2. Operates his/her own media service business or trade* without hiring any employees; AND

  3. He/She negotiates his/her terms and benefits with clients, and it is clearly stated in the contract that it is his/her service as an individual that is being procured for all intents and purposes; AND

  4. He/ She can either operate as individuals; OR have an Accounting and Corporate Regulatory Authority of Singapore (ACRA) - registered entity such as sole proprietorships, Limited Liability Partnerships, Limited Liability Companies, Partnerships, and companies, where such entity does not hire any employees.

* media service business or trade includes design, development, production, operation, distribution, sale and/or marketing of media.

Recruitment Practices

The Tripartite Standard on Recruitment Practices specifies a set of good recruitment practices that all employers should implement at the workplace.

Employers who adopt this Tripartite Standard assess and select job applicants fairly and based on merit.

Purpose of this Tripartite Standard

  1. Adopting fair, merit-based and inclusive hiring practices is the right thing to do. Employers also benefit from having a wider pool of candidates to recruit from, hence increasing their chances of finding the best person for the job and strengthening the organisation.

Practices you need to adopt for this Tripartite Standard

Job Advertisements

  1. Job advertisements state only selection criteria that are related to qualifications, skills, knowledge and experience required for the job. Where specific attributes e.g. proficiency in a particular language or the need for employees of a particular gender are needed, the reasons are stated clearly.

Job Application Forms

  1. Job application forms ask only for information relevant to assess an applicant’s suitability for a job. They do not require applicants to provide their age 1, date of birth, gender, race, religion, marital status and family responsibilities, including whether the applicants are pregnant or have children, and whether they have disabilities, unless the information is needed to assess the applicant’s suitability for the job. If such data is required, the purpose is stated clearly.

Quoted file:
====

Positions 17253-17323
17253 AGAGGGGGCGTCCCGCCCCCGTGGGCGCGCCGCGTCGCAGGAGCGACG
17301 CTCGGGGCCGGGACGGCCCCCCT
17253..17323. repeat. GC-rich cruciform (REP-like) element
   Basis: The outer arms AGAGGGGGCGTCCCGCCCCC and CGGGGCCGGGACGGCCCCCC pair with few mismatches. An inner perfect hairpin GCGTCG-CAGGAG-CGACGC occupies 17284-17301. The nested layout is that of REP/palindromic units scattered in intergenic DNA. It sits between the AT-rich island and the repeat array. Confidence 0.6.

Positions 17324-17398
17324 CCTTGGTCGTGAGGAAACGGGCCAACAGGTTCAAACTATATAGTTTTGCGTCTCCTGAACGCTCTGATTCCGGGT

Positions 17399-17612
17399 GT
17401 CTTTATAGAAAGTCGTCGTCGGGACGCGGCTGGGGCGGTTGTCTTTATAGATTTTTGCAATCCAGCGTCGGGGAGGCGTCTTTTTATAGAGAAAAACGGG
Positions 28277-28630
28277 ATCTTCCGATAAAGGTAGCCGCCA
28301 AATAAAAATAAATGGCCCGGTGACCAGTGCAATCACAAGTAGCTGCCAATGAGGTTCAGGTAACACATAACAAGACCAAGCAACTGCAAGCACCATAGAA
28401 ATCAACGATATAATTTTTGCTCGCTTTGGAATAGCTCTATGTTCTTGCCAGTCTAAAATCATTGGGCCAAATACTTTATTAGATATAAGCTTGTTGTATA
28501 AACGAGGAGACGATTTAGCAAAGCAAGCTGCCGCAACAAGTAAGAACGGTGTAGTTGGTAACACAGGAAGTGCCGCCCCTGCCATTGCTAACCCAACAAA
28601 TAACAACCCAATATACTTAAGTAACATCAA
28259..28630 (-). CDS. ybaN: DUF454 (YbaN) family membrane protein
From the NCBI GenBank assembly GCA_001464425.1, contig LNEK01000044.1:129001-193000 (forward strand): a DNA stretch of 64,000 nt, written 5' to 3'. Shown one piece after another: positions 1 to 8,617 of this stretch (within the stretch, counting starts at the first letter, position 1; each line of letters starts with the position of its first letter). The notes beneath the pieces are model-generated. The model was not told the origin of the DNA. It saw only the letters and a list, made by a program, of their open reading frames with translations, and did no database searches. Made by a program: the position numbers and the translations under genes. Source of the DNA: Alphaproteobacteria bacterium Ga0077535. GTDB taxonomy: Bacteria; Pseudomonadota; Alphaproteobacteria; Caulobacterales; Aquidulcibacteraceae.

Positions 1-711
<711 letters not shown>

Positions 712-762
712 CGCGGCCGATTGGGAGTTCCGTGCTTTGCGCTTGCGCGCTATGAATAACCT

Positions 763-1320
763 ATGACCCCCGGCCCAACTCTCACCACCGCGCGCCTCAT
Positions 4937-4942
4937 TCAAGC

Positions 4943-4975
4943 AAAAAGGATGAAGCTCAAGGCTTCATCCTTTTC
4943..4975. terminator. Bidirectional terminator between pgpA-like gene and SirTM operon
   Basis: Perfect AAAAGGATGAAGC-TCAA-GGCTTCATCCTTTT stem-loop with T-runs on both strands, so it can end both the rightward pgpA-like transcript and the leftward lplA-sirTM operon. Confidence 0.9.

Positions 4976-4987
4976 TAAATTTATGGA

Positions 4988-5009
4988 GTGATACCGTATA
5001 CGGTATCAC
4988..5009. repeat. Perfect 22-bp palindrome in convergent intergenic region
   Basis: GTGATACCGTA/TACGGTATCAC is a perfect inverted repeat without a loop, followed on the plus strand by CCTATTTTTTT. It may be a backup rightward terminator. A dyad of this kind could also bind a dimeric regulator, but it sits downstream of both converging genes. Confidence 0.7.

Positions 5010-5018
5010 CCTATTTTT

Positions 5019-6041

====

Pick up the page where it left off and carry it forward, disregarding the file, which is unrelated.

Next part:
Job Interviews

  1. A set of relevant and objective selection criteria is used consistently (e.g. use of a checklist) for shortlisting and selecting candidates. A proper record of the interview, assessment process, test (if any) and job offer made is kept for at least one year. Unsuccessful candidates are informed of the outcome of the interview.

  1. Hiring managers and staff 2 have been trained 3 to conduct fair and unbiased interviews.

1 This includes other information such as NRIC number.

2 This includes HR practitioners, line managers and supervisors who have recruitment responsibilities.

3 Training includes programmes or workshops to train hiring managers and staff on conducting interviews in a fair and objective manner.

Implementation Guide for employers to adopt the Tripartite Standard on Recruitment Practices

Learn how your organisation can put in place practices specified by the Tripartite Standard on Recruitment Practices with this Implementation Guide.

Unpaid Leave for Unexpected Care Needs

The Tripartite Standard on Unpaid Leave for Unexpected Care Needs specifies good caregiving leave practices that all employers should implement at the workplace.

Employers who adopt this Tripartite Standard inform employees about the types of unpaid leave available to support their unexpected caregiving needs.

Purpose of this Tripartite Standard

  1. Caregiving is an important responsibility and is no easy feat, especially for those who have to juggle between work and caregiving roles. At times, employees may have greater caregiving needs should their immediate family members have a medical episode and require more care. While employees are encouraged to first utilise their statutory leave, employers can be more compassionate and provide additional unpaid leave to support employees during such stressful periods. This can help employers better attract and retain employees.

Practices you need to adopt for this Tripartite Standard

  1. Employees are informed of the types of unpaid leave offered, the process to request for them, and the expectations of the responsible use of leave. Employees can request for more leave if they require. Employees are notified on outcomes of leave requests in a timely manner. If a request cannot be granted, supervisors engage employees on the reasons and where possible, discuss suitable alternatives that better meet the needs of both employer and employee.

  2. Employees are offered up to 4 weeks of unpaid leave per year if their child is below the age of 2 and:

    1. is born (a) preterm, or (b) with congenital conditions, or (c) as part of multiple births; or

    2. has any medical conditions, subject to discussion with the employer.

  1. Employees are offered up to 2 weeks of unpaid leave per year for the caring of immediate family members who are hospitalised, during or after hospitalisation.